Saturday, October 18, 2008
Exhibition: Arbit Blatas in New York
Exhibition: Centennial Exhibit in NYC of Arbit Blatas, Paris School Painter Known for Venice Holocaust Monument
An exhibition in New York at the Brookdale Center of Hebrew Union College – Jewish Institute of Religion (HUC – JIR) celebrates the Centennial of the birth of Lithuania-born Jewish artist Arbit Blatas (1908-1999), once a prominent member of the pre-World War II “Paris School” of painters, and in later life known for his series of bronze bas-reliefs that comprise the Holocaust memorial in Campo del Ghetto Nuovo in Venice, Italy (1980, 1993). The reliefs commemorate the night of Dec. 5, 1943, when the first 200 of the city's Jews were rounded up and deported to their deaths, but also retell in a more inclusive history of Holocaust suffering.
Blatas also prepared the black and white drawings used to introduce segments of the 1978 television series 'Holocaust,'' which changed the way the Holocaust was discussed in Europe, and also made Blatas’s work known to millions.
The HUC – JIR exhibition includes one of four castings of the The Monument to the Holocaust, which has been donated by the Anti-Defamation League (ADL) to the permanent collection of HUC - JIR. With these, are also exhibited a series of large vividly colored and dramatically staged oil paintings mostly contemporary with the bronzes that represent similar scenes of oppression and destruction. An earlier painting from 1944, an immensely powerful painting titled “Babi Yar,” was done in a strongly expressionistic style and dramatically depicts the orgy of violence with a force equal to some of the medieval depictions of the Massacre of the Innocents (see photo).Besides being the strongest painting in the exhibition, it is a rare depiction of the horrors of the Holocaust made so close in time to the actual events. Most artists of the period (as has been described by Matthew Baigell and others) confronted the reported horrors with symbolic, mythological or historical language.
A Blatas, worked in Paris from 1919 until he was forced to flee Europe to America in 1941. In the last decades of his life he has a studio in Venice, a city where the light and architecture encouraged his rich glowing palette. A second part of the exhibition focuses on Blatas’s more exuberant work of happier themes – Venice and the Opera. Blatas was married to Regina Resnick, an opera singer and stage director. Together, in the 1970s and 1980s, they created sets and costumes for many of the world’s major opera houses. Paintings based on these designs are included, as well as cityscapes of Venice and elsewhere that are pictorial essays in saturated color.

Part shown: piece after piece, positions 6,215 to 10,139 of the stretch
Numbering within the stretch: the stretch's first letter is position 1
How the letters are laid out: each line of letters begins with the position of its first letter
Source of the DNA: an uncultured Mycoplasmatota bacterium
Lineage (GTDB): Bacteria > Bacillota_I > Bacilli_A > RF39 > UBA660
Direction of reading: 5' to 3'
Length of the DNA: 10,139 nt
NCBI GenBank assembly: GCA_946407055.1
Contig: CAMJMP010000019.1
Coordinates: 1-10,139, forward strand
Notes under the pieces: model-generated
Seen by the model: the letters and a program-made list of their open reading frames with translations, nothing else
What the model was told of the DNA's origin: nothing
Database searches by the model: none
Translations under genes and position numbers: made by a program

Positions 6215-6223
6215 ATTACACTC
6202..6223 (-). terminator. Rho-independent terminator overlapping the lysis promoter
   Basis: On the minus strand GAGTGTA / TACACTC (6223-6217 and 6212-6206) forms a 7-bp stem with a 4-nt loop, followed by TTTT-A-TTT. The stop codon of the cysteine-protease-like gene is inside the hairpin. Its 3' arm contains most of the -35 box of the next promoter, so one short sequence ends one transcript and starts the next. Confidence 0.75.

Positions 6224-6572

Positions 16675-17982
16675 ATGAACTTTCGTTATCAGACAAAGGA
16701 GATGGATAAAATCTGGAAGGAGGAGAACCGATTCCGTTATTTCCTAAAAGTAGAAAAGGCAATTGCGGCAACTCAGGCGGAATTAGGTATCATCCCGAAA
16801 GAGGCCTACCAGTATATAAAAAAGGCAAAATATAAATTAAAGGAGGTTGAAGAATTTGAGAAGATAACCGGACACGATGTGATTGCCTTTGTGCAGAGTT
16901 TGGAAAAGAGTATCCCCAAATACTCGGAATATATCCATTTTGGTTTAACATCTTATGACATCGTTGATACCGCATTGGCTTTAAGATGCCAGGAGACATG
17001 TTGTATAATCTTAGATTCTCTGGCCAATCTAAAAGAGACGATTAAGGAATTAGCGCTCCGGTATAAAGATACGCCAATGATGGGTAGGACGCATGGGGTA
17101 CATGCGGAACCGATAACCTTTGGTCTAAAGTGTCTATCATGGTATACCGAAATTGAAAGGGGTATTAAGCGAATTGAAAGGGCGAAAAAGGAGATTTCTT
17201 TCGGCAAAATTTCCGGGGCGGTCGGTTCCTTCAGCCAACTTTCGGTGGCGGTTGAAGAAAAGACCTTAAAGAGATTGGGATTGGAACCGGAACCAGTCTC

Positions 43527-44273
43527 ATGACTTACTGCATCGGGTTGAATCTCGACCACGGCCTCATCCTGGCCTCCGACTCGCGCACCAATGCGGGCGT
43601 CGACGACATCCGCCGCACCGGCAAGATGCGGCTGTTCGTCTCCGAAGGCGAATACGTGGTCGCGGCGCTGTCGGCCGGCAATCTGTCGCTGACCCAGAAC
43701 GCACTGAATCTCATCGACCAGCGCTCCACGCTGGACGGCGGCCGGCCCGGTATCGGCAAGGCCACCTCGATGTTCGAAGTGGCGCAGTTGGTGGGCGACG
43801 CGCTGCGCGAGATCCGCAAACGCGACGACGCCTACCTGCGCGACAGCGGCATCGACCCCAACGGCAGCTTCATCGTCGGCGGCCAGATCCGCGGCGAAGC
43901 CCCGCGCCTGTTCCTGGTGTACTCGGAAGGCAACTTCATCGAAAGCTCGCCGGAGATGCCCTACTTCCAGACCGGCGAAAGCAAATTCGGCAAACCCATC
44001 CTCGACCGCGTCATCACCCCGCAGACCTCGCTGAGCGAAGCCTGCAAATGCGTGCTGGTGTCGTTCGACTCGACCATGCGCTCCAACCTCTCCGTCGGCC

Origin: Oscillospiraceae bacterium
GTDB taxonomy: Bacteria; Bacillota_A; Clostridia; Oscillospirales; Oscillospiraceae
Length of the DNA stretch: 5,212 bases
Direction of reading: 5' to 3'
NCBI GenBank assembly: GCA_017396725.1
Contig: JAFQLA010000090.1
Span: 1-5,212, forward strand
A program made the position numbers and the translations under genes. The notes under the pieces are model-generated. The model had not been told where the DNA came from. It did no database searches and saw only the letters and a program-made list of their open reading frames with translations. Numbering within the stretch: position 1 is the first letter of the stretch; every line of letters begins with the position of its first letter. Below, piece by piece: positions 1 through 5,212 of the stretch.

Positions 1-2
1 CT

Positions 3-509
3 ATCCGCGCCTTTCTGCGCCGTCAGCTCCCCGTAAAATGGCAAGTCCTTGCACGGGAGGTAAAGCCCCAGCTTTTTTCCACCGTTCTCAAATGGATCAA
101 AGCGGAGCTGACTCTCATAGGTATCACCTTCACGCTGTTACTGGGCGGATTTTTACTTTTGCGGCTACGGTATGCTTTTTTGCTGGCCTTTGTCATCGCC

Blatas’s Venice monument originated with the artist himself. As a Jew who lost his mother and many friends and relatives in the Holocaust he felt a special need to commemorate the events of suffering. As a lover of Venice, he conceived of the monument as a gift to the city. The monument is unlike most Holocaust monuments made up to that time. It is neither heroic nor symbolic. It has none of the heroic grandeur of the work of Nathan Rappoport (Warsaw Ghetto Uprisng Monument), or of the East German sculptors at Buchenwald. Instead, Blatos followed an the old tradition of a sequence of narrative reliefs – a tradition rooted in the triumphal arches of ancient Rome, and in bronzes doors of medieval (S. Zeno, Verona) and Renaissance (Baptistery, Florence). One sees echoes of battles scenes from the column of Trajan and the poignant heroism of Ghiberti’s Sacrifice of Isaac (Akedah). The finish is rough and battered, giving these panels a painful immediacy that links the viewer to the timeless scenes. In 1980, seven panels were placed next to the wall of the Casa di Riposo Israelitica (Jewish Old Age Home), near the spot where the Jews of Venice were collected before their deportation. A separate panel, the Last Train, was placed alone and was unveiled in the presence of the president of Italy in 1993.
Blatas made four sets of these bronze reliefs. He also provided one set for the Shrine of the Unknown Jewish Martyr in the Marais, Paris (1981). Another was made for the former site of the Anti-Defamation League in New York at Dag Hammerskjold Plaza (1982). These are in the exhibition. A fourth set was installed at the Ninth Fort, outside his native Kaunas, Lithuania, after his death in 2003.
For more views of the Venice monuments click here.